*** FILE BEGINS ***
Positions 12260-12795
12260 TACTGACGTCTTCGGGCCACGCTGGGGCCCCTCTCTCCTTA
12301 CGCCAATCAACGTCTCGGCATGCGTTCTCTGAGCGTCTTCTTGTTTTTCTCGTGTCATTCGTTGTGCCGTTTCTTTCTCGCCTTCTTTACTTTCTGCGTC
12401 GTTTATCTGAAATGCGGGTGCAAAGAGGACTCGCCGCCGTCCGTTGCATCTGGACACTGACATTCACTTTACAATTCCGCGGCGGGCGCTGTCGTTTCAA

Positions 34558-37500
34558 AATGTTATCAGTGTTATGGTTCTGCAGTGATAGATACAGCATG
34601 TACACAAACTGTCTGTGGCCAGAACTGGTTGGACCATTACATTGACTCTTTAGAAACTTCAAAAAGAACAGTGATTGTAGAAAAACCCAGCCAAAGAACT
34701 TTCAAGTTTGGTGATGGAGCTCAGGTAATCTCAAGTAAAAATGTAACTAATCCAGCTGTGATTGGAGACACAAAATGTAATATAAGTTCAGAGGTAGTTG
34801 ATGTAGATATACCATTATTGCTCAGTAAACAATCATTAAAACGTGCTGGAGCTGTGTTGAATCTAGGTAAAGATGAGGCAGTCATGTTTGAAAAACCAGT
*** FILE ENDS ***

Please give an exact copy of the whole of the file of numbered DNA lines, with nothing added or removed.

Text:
Positions 12260-12795
12260 TACTGACGTCTTCGGGCCACGCTGGGGCCCCTCTCTCCTTA
12301 CGCCAATCAACGTCTCGGCATGCGTTCTCTGAGCGTCTTCTTGTTTTTCTCGTGTCATTCGTTGTGCCGTTTCTTTCTCGCCTTCTTTACTTTCTGCGTC
12401 GTTTATCTGAAATGCGGGTGCAAAGAGGACTCGCCGCCGTCCGTTGCATCTGGACACTGACATTCACTTTACAATTCCGCGGCGGGCGCTGTCGTTTCAA

Positions 34558-37500
34558 AATGTTATCAGTGTTATGGTTCTGCAGTGATAGATACAGCATG
34601 TACACAAACTGTCTGTGGCCAGAACTGGTTGGACCATTACATTGACTCTTTAGAAACTTCAAAAAGAACAGTGATTGTAGAAAAACCCAGCCAAAGAACT
34701 TTCAAGTTTGGTGATGGAGCTCAGGTAATCTCAAGTAAAAATGTAACTAATCCAGCTGTGATTGGAGACACAAAATGTAATATAAGTTCAGAGGTAGTTG
34801 ATGTAGATATACCATTATTGCTCAGTAAACAATCATTAAAACGTGCTGGAGCTGTGTTGAATCTAGGTAAAGATGAGGCAGTCATGTTTGAAAAACCAGT